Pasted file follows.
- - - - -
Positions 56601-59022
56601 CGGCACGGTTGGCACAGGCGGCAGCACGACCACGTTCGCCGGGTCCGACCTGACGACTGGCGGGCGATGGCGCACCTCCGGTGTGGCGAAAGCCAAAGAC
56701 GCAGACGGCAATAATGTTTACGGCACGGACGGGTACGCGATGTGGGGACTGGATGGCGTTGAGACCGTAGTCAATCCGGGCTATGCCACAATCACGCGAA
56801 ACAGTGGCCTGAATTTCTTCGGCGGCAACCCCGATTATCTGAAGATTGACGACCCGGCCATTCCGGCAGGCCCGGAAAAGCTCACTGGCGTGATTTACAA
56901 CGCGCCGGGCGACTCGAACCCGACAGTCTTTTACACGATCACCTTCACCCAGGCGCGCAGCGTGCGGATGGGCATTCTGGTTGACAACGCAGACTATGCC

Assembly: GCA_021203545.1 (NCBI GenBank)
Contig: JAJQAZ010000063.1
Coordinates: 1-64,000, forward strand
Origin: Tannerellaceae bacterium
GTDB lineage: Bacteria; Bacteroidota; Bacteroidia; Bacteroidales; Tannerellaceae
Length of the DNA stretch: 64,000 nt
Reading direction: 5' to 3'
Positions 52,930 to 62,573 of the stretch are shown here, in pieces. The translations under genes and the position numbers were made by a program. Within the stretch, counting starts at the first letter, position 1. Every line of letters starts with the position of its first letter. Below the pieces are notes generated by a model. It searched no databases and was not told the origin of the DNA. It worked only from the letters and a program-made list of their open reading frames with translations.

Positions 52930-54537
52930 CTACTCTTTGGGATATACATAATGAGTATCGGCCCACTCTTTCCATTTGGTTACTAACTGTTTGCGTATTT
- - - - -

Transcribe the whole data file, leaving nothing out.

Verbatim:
Positions 56601-59022
56601 CGGCACGGTTGGCACAGGCGGCAGCACGACCACGTTCGCCGGGTCCGACCTGACGACTGGCGGGCGATGGCGCACCTCCGGTGTGGCGAAAGCCAAAGAC
56701 GCAGACGGCAATAATGTTTACGGCACGGACGGGTACGCGATGTGGGGACTGGATGGCGTTGAGACCGTAGTCAATCCGGGCTATGCCACAATCACGCGAA
56801 ACAGTGGCCTGAATTTCTTCGGCGGCAACCCCGATTATCTGAAGATTGACGACCCGGCCATTCCGGCAGGCCCGGAAAAGCTCACTGGCGTGATTTACAA
56901 CGCGCCGGGCGACTCGAACCCGACAGTCTTTTACACGATCACCTTCACCCAGGCGCGCAGCGTGCGGATGGGCATTCTGGTTGACAACGCAGACTATGCC

Assembly: GCA_021203545.1 (NCBI GenBank)
Contig: JAJQAZ010000063.1
Coordinates: 1-64,000, forward strand
Origin: Tannerellaceae bacterium
GTDB lineage: Bacteria; Bacteroidota; Bacteroidia; Bacteroidales; Tannerellaceae
Length of the DNA stretch: 64,000 nt
Reading direction: 5' to 3'
Positions 52,930 to 62,573 of the stretch are shown here, in pieces. The translations under genes and the position numbers were made by a program. Within the stretch, counting starts at the first letter, position 1. Every line of letters starts with the position of its first letter. Below the pieces are notes generated by a model. It searched no databases and was not told the origin of the DNA. It worked only from the letters and a program-made list of their open reading frames with translations.

Positions 52930-54537
52930 CTACTCTTTGGGATATACATAATGAGTATCGGCCCACTCTTTCCATTTGGTTACTAACTGTTTGCGTATTT